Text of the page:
RE: Note on Diastase!

From:Kelly Brown

To respond to your question below:     Histology is, at best, a crude, yet microscopic observation of disease effects at the cellular level.  Thus we are observing biochemical effects, but only reporting what we see at the cellular level.  Our most common use of this procedure (PASD) is in liver biopsies in an attempt to exclude or diagnosis alpha-1-antitrypsin deficiency.  
The alpha-1-antitrypsin globules accumulate in this disease within the hepatocytes.  They are both PAS positive and diastase resistant.  Thus, we use the diastase to get rid of hepatocyte glycogen staining so that we can evaluate the liver for these globules.  As mentioned, this is only a crude indicator of possible AAT deficiency.  Other hepatic changes are evaluated with routine stains and more sensitive and specific immunohistochemistry is used when needed.  Additionally, the final diagnosis rests with the clinician who correlates all the pathologic findings with clinical, serologic, genetic, etc. info to make this diagnosis.
Thus,  though your point is valid and well taken, this is a very small part of the puzzle and we do not usually get excited about enzyme specificity.

Cheers,
Kelly Brown
 -----Original Message-----
From: 	Monson, Frederick C. [mailto:fmonson@wcupa.edu] 
Sent:	Monday, January 21, 2002 11:19 AM
To:	'List-HistoPath'
Subject:	Note on Diastase!

What follows is my own opinion, of course, but I think it is always correct
to think about the matter of what one is doing every once in a while.

	1.  I have searched for what I wanted, and I found it:  A
PAS/Diastase-control method that mentions what happens if one over-shoots
with the enzyme.  (URL:
http://medlib.med.utah.edu/WebPath/HISTHTML/MANUALS/PASD.PDF) [Sorry about
the PDF]
	2.  I have failed to find diastase specified as a PURE entity in any
source, and most of the references in Google, at least, come from the
Nutrition marketplace.
	3.  When I read the recommendation for using saliva, 25+ years ago,
I was immediately aware, from my training in biochemistry, that while the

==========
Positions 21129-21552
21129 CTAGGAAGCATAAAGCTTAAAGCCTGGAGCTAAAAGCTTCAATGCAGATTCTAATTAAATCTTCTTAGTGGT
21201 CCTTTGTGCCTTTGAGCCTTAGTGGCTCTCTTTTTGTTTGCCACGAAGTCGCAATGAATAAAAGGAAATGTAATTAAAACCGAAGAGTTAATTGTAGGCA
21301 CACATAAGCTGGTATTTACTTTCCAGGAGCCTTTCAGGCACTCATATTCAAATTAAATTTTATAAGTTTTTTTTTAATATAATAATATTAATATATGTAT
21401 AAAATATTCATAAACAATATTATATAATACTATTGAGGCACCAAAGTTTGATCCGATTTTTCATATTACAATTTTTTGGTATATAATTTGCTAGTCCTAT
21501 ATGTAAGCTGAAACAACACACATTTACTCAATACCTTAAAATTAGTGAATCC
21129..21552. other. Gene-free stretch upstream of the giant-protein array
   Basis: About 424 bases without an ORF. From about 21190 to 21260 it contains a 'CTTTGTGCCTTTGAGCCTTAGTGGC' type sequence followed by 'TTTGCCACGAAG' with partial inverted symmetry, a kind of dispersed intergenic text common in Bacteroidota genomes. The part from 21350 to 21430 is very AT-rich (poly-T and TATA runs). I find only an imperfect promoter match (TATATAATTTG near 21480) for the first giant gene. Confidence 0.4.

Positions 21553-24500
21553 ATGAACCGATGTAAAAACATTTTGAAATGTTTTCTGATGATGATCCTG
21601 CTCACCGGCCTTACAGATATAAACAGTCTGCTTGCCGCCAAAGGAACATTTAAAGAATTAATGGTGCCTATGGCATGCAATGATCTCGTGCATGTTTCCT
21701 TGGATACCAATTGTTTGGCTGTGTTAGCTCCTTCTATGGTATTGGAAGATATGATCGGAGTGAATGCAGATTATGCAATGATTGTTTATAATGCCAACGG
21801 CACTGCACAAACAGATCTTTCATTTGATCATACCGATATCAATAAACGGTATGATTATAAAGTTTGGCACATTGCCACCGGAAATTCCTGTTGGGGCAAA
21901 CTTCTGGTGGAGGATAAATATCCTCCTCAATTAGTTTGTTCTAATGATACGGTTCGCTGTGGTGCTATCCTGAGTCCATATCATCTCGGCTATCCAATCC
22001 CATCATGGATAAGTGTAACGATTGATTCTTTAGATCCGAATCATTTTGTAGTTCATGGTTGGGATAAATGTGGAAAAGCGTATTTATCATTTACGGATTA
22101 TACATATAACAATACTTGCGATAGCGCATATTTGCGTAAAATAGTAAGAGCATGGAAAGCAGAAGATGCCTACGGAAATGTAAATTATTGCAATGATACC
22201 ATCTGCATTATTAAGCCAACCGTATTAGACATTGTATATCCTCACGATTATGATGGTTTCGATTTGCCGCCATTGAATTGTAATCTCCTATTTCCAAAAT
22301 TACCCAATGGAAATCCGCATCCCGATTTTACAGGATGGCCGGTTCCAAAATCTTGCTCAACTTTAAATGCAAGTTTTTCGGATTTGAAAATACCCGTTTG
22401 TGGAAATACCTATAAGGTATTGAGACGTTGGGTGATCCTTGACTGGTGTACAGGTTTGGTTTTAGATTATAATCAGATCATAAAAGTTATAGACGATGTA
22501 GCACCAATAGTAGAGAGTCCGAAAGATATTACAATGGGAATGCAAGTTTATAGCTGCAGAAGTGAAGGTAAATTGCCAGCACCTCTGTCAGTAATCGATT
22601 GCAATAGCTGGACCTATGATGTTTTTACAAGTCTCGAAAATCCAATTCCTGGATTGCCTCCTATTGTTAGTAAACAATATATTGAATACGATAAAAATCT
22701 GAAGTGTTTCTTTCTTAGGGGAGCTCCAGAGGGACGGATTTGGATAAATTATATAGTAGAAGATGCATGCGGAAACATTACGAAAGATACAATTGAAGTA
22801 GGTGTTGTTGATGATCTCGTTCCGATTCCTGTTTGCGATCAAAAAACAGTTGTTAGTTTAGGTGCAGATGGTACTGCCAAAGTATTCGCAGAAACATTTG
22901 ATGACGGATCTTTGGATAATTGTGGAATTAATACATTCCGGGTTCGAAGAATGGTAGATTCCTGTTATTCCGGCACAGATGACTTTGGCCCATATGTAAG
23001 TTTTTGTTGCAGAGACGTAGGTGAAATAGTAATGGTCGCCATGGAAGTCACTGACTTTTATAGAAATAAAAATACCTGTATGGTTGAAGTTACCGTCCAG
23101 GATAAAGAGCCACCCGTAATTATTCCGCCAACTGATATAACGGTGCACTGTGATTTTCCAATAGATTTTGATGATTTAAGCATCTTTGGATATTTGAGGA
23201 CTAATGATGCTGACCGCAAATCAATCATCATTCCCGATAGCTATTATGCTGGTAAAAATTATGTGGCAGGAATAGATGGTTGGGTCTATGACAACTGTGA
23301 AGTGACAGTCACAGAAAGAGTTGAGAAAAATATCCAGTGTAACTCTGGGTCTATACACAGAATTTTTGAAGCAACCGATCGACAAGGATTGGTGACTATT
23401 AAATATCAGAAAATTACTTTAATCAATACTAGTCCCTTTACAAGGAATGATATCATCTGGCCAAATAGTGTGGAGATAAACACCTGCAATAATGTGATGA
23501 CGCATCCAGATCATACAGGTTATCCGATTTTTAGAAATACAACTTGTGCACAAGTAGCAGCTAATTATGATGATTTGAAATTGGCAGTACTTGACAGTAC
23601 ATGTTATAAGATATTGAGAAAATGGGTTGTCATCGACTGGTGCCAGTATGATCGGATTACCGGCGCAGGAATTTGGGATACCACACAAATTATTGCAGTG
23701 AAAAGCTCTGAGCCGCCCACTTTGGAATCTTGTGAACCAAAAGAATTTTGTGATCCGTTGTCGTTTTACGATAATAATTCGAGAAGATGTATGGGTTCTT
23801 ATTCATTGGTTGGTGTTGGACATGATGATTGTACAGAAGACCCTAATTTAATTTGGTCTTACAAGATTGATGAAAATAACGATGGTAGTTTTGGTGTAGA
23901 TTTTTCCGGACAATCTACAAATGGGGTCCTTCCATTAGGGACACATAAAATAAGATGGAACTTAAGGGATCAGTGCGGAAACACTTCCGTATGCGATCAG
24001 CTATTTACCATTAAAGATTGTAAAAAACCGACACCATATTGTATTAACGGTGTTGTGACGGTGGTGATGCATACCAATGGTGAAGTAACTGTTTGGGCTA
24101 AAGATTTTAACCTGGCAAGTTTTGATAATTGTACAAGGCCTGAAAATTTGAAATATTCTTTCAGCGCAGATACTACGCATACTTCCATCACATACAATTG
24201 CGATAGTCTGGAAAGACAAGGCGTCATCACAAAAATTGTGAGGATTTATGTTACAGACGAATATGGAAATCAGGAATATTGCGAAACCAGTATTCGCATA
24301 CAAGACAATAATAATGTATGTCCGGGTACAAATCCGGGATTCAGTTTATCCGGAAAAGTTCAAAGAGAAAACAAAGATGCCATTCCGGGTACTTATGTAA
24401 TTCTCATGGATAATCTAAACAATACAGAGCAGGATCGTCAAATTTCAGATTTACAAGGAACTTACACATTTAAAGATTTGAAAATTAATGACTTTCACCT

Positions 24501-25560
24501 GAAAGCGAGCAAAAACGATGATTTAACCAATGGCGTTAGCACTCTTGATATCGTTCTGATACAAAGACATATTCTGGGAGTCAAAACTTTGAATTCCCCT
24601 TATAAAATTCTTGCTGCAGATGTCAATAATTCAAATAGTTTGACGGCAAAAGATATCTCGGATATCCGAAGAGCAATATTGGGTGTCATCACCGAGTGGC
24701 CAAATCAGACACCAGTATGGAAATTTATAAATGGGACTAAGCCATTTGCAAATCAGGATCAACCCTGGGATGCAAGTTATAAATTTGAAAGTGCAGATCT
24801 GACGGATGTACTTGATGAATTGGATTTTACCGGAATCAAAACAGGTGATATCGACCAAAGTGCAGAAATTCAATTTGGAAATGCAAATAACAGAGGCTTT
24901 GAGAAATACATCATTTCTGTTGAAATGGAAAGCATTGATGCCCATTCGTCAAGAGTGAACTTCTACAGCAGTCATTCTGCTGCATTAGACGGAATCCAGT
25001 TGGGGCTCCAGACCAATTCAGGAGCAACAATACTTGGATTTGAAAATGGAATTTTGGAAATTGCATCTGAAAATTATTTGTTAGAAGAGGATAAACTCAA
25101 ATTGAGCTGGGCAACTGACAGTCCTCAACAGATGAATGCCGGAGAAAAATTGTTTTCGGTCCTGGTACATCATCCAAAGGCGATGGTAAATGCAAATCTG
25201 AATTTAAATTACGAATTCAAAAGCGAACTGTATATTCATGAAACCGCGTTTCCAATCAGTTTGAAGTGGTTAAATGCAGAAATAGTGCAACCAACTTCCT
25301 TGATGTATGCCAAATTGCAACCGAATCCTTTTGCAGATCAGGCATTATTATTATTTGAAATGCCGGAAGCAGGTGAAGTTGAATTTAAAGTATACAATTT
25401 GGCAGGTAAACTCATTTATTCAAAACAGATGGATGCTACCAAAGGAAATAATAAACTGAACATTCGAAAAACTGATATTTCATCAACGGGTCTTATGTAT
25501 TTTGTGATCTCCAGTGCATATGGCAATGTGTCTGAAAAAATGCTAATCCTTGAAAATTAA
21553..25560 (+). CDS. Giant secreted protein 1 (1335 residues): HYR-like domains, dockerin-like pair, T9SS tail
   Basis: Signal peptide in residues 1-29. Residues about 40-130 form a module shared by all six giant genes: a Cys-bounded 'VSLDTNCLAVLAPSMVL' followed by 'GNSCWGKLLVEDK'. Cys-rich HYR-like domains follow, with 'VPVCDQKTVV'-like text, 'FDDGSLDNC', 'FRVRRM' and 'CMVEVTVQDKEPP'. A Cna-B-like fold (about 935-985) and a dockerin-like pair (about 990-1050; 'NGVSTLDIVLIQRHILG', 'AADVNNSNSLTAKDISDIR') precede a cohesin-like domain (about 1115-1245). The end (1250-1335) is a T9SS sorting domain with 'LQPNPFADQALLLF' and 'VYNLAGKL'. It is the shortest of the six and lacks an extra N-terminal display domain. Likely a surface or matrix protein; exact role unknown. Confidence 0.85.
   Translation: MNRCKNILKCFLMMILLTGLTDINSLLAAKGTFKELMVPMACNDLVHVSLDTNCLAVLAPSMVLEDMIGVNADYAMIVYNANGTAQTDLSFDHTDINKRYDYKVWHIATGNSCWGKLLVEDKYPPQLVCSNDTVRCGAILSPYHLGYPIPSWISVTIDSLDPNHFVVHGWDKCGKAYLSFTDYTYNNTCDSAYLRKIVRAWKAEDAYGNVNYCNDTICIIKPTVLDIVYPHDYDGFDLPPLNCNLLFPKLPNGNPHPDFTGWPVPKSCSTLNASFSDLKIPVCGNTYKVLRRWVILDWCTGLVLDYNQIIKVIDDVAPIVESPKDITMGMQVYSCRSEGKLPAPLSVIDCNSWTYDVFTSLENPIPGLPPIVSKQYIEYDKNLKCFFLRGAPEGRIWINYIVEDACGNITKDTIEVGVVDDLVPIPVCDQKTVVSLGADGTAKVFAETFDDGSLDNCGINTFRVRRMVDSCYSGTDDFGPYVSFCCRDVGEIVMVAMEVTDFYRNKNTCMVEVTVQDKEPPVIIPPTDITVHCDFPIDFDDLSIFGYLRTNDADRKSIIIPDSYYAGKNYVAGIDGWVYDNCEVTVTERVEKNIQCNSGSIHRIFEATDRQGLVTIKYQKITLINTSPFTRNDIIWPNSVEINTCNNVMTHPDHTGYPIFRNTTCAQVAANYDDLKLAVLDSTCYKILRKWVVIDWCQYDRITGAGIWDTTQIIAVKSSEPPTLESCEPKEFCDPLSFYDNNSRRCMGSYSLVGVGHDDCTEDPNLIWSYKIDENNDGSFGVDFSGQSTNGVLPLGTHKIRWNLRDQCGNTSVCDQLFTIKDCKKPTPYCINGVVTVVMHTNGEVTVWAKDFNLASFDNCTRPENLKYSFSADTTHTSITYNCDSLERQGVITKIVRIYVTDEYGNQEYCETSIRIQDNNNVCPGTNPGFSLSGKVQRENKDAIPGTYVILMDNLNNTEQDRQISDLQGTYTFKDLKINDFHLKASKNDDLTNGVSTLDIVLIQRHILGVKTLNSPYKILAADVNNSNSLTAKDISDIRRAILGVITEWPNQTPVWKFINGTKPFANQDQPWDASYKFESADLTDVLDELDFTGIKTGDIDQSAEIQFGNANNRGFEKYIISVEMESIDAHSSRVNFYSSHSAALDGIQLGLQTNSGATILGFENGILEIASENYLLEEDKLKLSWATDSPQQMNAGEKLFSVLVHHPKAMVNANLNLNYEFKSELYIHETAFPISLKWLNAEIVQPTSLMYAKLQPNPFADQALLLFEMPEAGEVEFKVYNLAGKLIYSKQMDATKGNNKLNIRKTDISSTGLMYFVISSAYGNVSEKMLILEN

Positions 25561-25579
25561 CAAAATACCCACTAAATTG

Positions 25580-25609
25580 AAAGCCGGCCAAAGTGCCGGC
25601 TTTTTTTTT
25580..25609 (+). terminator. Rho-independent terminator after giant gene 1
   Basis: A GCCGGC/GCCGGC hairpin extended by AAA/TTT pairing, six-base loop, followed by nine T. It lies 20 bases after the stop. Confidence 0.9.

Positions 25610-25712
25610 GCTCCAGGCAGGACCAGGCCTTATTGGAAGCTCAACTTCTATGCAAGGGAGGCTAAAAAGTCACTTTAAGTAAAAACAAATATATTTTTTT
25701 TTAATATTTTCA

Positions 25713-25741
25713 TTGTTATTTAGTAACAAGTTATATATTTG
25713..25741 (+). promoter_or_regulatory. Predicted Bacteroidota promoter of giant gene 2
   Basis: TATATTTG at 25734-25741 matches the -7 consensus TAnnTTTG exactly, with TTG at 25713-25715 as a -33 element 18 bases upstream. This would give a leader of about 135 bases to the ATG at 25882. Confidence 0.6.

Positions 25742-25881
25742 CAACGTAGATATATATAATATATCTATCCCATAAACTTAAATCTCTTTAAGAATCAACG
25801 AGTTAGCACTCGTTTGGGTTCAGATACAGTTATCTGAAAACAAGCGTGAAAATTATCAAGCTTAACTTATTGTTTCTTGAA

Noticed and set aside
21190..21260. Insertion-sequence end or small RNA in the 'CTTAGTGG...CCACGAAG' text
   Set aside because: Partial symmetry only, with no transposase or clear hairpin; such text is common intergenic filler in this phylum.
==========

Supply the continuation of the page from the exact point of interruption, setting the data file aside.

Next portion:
demonstration of the effect of salivary amylase on bread while masticated
for 10 minutes was the foundation of an important freshman biology lab,
there were OTHER, powerful enzymes present in that solution. 
	4.  alpha-amylase (URL:
http://www.worthington-biochem.com/manual/A/AA.html) happened to be
available from one of the biochemists nearby, and I tried that (as had
others! - reference lost???).  Even then one could get "CRUDE" and/or
"PURIFIED" amylases from Sigma and/or Worthington.  
	5.  THE POINT:  While the PAS is considered to be specific for
vic-glycols (the oxidation of Malaprade), primarily in glycogen (or starch),
the control has always been performed with rather casual attention to what
might correctly be called in this case, "collateral damage"  to the
specimen.
	6.  While I have used the PAS without the expensive control, because
I haven't used it for anything more significant than general histochemistry,
I have often wondered about the conclusions we all draw when we use this
method. (URL:  http://medocs.ucdavis.edu/hph/400/GIintro/sld022.htm)  

QUESTION:  Even knowing that "diastase" is perhaps better than saliva, how
do you folks in pathology treat the issue of enzymatic specificity in this
case, or others?

Regards,

Fred Monson

Frederick C. Monson, PhD
The best research
Center for Advanced Scientific Imaging
occurs before work
West Chester University
at the bench.
West Chester, Pennsylvania, USA, 19383
610-738-0437
fmonson@wcupa.edu








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